FLANAGAN, MINNIE A.
FLANAGAN, MINNIE A. (1902–1987). Minnie Flanagan, black civil-rights leader, was born in 1902 in Chandler, Texas. She moved to Dallas in 1918 and immediately became active in the civic affairs of the city. She and her husband, Pat Lee Flanagan, a native Texan and locker-room manager at the Dallas Country Club, had one son. From 1937 to 1949 Minnie Flanagan was active in the Democratic Progressive Voters League; she became one of two women on the league's executive committee. She served also on the National Metropolitan Council of Negro Women and with the Dallas Negro Chamber of Commerce. In the 1950s, with her husband, she opened the Oak Cliff Youth Center in their home, thus providing a place for Dallas teenagers to meet on weekends. By day the center functioned as a day nursery for working black mothers. In 1953 she was named Zeta Phi Beta sorority's Woman of the Year. Aside from her civil-rights activities, the sorority recognized Minnie Flanagan's tireless efforts on behalf of the Maria Morgan Branch of the YWCA and her presidency of the Daughters of Smith Chapel, AME Church, as well as of the American Democratic Association. Throughout the 1950s and 1960s her interest in civil rights increased. She worked to organize and participated in demonstrations against segregated cafeterias and public facilities in Dallas. She served as president of the Dallas NAACP from 1959 to 1961. In 1986 her achievements were recognized by the bestowal of the NAACP Heritage award. In her last years she gave dedicated service to the American Cancer Association. She died in May 1987.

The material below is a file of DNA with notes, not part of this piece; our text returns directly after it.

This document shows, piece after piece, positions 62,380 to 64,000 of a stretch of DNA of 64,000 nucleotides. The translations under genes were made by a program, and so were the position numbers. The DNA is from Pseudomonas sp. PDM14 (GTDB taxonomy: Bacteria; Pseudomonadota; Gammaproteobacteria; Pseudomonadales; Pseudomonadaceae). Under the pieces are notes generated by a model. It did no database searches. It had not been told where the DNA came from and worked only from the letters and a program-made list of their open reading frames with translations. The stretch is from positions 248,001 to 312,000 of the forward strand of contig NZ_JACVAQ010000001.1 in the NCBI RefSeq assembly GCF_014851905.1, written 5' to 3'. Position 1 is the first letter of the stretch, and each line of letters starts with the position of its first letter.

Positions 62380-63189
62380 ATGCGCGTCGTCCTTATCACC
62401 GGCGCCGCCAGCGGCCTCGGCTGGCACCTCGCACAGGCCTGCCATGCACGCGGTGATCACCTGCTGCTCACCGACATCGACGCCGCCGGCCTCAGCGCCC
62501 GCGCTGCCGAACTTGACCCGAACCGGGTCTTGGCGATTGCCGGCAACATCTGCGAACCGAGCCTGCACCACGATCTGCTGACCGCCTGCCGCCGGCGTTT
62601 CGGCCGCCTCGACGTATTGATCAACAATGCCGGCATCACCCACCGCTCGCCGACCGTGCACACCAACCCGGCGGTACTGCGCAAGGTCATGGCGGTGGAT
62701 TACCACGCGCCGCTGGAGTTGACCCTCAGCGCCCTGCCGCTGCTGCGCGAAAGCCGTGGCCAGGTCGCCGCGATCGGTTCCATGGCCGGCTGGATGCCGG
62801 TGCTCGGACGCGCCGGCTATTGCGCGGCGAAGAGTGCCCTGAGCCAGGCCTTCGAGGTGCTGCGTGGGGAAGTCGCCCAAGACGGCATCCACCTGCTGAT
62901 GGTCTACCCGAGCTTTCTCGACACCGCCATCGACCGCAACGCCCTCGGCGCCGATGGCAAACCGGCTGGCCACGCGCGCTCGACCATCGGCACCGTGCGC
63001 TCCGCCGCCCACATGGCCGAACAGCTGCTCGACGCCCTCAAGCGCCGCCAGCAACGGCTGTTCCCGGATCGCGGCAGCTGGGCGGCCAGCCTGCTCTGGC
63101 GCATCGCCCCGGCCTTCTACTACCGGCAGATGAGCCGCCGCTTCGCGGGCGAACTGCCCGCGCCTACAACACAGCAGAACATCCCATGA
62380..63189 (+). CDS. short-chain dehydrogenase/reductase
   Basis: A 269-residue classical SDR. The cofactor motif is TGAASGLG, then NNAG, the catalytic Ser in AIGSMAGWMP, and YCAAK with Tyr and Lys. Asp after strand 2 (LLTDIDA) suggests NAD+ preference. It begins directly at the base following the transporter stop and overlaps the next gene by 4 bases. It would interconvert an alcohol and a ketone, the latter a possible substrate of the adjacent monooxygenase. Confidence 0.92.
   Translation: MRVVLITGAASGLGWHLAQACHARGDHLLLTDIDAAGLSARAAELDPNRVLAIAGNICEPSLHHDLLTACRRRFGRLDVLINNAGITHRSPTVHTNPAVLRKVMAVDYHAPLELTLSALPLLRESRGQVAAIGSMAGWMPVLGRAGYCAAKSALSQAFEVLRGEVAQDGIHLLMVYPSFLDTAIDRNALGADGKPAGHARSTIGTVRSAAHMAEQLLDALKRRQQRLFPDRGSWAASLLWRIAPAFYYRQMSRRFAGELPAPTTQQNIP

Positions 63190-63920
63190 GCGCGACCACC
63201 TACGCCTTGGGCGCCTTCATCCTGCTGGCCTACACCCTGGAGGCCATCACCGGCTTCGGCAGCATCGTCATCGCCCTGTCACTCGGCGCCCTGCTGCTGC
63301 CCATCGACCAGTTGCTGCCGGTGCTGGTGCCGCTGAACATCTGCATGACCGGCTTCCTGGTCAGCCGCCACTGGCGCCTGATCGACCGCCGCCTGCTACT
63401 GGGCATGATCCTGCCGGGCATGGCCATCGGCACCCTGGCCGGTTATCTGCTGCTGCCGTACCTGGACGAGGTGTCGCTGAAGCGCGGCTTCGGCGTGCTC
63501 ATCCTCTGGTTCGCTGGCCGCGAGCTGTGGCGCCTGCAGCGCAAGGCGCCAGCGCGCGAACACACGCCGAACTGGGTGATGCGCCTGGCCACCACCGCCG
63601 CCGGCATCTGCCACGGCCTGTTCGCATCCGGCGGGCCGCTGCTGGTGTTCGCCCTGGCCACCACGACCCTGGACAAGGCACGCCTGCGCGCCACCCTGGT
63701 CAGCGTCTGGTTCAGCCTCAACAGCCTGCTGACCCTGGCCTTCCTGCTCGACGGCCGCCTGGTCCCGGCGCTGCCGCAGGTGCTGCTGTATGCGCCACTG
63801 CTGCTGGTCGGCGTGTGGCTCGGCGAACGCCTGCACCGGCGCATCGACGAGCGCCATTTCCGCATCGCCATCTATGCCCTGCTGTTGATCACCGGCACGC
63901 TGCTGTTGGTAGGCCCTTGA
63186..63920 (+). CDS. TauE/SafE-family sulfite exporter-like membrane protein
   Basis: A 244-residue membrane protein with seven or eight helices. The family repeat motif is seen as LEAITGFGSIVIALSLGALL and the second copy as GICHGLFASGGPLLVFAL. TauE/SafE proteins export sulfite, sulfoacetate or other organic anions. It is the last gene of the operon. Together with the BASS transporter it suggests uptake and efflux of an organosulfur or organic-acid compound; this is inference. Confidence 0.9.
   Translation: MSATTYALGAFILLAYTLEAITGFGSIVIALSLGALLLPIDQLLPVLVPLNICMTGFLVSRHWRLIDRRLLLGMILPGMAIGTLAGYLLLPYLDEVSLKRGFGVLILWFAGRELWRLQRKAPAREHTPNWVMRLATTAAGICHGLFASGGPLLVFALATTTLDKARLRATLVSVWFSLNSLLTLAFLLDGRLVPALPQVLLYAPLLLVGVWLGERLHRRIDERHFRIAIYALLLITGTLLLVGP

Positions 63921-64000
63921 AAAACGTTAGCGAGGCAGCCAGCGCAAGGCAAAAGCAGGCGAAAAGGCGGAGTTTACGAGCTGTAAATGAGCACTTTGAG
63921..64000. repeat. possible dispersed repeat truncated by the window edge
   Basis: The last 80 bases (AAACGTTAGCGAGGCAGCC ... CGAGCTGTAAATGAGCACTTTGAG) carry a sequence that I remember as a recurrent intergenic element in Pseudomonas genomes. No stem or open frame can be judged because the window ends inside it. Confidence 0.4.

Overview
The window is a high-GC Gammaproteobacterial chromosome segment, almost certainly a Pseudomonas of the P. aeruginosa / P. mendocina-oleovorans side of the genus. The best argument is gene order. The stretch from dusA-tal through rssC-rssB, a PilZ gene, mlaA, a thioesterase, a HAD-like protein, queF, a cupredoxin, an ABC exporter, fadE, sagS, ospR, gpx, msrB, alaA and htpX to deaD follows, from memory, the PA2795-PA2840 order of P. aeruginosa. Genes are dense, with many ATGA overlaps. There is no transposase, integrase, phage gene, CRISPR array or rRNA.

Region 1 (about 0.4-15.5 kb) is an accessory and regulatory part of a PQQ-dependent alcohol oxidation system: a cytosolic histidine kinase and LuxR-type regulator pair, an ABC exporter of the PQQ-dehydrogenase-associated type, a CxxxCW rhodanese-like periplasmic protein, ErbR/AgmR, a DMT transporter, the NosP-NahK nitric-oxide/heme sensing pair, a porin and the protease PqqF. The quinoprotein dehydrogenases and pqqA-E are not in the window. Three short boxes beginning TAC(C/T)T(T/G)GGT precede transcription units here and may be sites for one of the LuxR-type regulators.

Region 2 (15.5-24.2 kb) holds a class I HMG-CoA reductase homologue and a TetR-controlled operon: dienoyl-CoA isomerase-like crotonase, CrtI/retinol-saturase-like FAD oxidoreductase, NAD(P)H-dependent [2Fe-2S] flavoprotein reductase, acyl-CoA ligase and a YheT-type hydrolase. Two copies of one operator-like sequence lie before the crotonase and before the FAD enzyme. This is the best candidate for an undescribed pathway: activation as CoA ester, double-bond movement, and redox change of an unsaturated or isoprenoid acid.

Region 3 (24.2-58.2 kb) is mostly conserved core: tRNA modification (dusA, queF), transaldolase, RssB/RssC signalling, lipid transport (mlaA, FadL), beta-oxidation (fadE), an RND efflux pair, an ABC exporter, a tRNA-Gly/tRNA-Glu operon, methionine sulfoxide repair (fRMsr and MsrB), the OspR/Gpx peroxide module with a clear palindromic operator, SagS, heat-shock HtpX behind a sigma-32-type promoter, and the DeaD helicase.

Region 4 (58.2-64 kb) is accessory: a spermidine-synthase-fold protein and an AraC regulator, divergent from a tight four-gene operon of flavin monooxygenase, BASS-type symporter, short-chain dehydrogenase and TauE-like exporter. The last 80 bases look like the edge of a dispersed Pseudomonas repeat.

Dallas Morning News, December 19, 1969, May 15, 1987. W. Marvin Dulaney, "The Progressive Voters League-A Political Voice for African Americans in Dallas," Legacies: A History Journal for Dallas and North Central Texas, Spring 1991. Minnie Flanagan Papers, Dallas Historical Society.
The following, adapted from the Chicago Manual of Style, 15th edition, is the preferred citation for this article.Peggy Hardman, "FLANAGAN, MINNIE A.," Handbook of Texas Online (http://www.tshaonline.org/handbook/online/articles/fflju), accessed May 23, 2013. Published by the Texas State Historical Association.